Student loan interest rates in England and Wales are set to be cut for a second time to “provide support” amid the rising cost of living.
The Department for Education (DfE) announced that rates will be cut to 6.3% from September in order to “align with the most recent data on market rates” for loans, and confirmed they will be reviewed again in December.
The Institute for Fiscal Studies (IFS) warned that the change did “nothing at all to protect current students”.
The interest rate for student loans is calculated by adding 3% to the retail price index (RPI), a measure of inflation measuring the rate at which prices are rising.
In May, two former Conservative universities ministers called for government action on a 12% interest rate rise as a result of the RPI figure – in response, the rates were reduced to 7.3% in June.
This latest move, announced by universities minister Andrea Jenkyns, is reportedly intended to offer reassurance to students.
Ms Jenkyns said: “We understand that many people are worried about the impact of rising prices and we want to reassure people that we are stepping up to provide support where we can.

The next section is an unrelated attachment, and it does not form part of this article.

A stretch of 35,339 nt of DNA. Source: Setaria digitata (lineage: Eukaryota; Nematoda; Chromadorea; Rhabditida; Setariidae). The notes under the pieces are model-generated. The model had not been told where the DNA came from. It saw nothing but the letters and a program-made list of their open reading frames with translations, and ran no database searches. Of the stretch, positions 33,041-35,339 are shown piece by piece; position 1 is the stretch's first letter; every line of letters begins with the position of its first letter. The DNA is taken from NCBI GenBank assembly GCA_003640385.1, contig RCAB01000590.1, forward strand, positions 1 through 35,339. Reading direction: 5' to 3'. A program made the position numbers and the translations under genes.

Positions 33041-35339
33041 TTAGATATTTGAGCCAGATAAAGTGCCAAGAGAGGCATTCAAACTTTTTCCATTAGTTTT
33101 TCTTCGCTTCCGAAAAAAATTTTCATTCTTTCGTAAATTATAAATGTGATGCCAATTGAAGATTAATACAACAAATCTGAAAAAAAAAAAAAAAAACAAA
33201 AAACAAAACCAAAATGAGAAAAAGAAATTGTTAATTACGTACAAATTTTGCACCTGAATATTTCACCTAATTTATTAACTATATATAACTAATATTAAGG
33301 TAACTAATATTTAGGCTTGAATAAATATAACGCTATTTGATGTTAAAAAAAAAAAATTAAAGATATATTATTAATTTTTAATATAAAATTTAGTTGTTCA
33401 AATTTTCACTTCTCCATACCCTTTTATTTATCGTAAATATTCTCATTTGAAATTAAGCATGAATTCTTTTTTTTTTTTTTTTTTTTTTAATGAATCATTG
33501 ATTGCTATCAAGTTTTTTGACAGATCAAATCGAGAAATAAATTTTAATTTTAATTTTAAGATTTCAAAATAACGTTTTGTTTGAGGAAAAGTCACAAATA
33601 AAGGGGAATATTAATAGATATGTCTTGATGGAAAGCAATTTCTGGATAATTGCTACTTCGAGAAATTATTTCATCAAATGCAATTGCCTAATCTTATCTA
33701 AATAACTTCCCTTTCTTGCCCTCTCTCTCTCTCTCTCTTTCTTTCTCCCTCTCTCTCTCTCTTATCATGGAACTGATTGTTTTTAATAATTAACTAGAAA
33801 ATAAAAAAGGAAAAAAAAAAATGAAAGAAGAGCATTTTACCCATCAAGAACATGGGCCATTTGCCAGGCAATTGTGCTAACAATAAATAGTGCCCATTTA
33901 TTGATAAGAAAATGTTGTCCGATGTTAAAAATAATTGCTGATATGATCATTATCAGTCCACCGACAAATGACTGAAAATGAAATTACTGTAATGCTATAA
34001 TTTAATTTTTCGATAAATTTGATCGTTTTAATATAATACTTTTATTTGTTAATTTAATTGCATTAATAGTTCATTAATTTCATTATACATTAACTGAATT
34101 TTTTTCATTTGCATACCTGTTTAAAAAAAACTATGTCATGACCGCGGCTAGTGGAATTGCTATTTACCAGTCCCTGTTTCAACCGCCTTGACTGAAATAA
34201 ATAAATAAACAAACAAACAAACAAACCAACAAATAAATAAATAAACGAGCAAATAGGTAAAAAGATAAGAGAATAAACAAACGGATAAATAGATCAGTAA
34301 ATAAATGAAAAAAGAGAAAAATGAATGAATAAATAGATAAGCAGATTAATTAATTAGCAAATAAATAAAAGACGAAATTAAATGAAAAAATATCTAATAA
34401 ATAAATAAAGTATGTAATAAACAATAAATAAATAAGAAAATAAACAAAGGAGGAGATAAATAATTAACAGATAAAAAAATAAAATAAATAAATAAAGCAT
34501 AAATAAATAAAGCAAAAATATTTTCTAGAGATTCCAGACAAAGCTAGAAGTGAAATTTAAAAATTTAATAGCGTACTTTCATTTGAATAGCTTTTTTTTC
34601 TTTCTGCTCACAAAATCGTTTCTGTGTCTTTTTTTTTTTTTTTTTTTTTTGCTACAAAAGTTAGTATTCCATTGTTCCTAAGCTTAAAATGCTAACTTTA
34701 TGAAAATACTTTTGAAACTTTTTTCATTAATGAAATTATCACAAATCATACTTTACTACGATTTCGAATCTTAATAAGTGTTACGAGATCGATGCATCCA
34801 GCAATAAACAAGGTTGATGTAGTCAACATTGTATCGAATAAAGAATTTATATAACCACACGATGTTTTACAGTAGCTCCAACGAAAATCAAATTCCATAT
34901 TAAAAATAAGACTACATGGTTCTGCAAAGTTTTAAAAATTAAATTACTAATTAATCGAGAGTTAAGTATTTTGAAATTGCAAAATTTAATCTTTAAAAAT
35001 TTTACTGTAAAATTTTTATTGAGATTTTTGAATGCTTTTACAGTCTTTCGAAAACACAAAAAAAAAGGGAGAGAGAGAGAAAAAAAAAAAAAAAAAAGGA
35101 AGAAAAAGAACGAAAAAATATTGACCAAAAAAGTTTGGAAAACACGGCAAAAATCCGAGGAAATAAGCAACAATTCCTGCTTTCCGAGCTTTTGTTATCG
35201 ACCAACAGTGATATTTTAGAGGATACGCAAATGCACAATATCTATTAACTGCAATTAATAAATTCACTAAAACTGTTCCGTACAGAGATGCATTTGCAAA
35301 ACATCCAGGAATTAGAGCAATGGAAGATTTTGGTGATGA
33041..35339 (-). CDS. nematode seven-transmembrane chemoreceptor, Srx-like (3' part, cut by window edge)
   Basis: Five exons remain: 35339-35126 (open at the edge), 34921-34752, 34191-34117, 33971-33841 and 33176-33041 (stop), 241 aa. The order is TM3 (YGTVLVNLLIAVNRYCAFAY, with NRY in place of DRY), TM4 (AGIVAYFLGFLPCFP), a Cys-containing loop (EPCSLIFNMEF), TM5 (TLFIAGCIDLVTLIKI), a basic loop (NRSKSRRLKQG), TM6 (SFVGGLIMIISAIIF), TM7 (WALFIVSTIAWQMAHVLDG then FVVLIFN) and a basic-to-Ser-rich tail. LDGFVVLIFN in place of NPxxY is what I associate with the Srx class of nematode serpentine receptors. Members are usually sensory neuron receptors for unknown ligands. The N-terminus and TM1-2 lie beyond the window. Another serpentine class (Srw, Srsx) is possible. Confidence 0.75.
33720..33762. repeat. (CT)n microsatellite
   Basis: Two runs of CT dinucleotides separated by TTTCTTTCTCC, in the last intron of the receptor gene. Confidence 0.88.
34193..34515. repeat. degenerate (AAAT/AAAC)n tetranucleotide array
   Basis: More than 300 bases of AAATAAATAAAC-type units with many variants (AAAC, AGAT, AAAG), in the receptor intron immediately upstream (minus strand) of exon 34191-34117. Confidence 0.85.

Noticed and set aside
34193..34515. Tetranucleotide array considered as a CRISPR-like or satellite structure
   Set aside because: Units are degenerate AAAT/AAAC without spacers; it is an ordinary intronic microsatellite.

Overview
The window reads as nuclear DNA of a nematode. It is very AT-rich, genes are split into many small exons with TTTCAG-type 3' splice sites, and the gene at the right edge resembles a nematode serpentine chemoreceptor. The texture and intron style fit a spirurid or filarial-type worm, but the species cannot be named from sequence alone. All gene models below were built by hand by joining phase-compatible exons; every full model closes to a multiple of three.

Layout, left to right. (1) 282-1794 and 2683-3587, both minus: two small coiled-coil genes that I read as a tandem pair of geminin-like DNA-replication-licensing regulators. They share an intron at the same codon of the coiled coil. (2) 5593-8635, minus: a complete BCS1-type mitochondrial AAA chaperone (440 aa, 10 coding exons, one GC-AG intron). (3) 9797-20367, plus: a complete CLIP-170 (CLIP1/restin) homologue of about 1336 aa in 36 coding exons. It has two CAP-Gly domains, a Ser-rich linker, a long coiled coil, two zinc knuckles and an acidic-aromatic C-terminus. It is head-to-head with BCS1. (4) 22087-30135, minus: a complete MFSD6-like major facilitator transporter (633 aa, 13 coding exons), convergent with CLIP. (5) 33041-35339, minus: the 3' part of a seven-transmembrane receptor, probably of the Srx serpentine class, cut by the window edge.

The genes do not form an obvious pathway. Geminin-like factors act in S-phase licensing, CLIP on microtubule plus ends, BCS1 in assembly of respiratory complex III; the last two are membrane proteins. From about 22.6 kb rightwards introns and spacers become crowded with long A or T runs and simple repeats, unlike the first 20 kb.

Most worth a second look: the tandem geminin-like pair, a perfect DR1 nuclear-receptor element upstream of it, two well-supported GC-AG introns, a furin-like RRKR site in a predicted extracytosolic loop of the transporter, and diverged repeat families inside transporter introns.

“For those starting higher education in September 2023, and any students considering that next step at the moment, we have cut future interest rates so that no new graduate will ever again have to pay back more than they have borrowed in real terms.”
The DfE noted that the new rates will reduce student loan interest rates by the largest amount on record.
The Student Loans Company has said that borrowers are not required to do anything, as the change will be applied automatically.
“Only the minority of mostly high-earning graduates set to pay off their loans in full will ever actually benefit from this.”
– Ben Waltmann, senior research economist at the IFS
Ben Waltmann, senior research economist at the IFS, warned that most graduates’ repayments would not be affected by the adjustment, noting that the rate drop only affects the total value of the loan.
He said: “This is welcome news for graduates: recent graduates with a typical student loan balance will see about £100 less in interest added to their balance over the first three months of the coming academic year compared with the policy as announced in June.
“However, only the minority of mostly high-earning graduates set to pay off their loans in full will ever actually benefit from this; most graduates’ repayments will never be affected. And even graduates who do pay off in full will typically not see their repayments fall for decades yet.
“Importantly, this does nothing at all to protect current students from the rising cost of living. Merely because of errors in inflation forecasts, student living cost support is set to reach its lowest level for at least seven years in the coming academic year.
“Unless the government changes course, students from the poorest families will be at least £100 out of pocket a month.”
For students starting degree courses from 2023, the interest rate will be fixed at a lower level.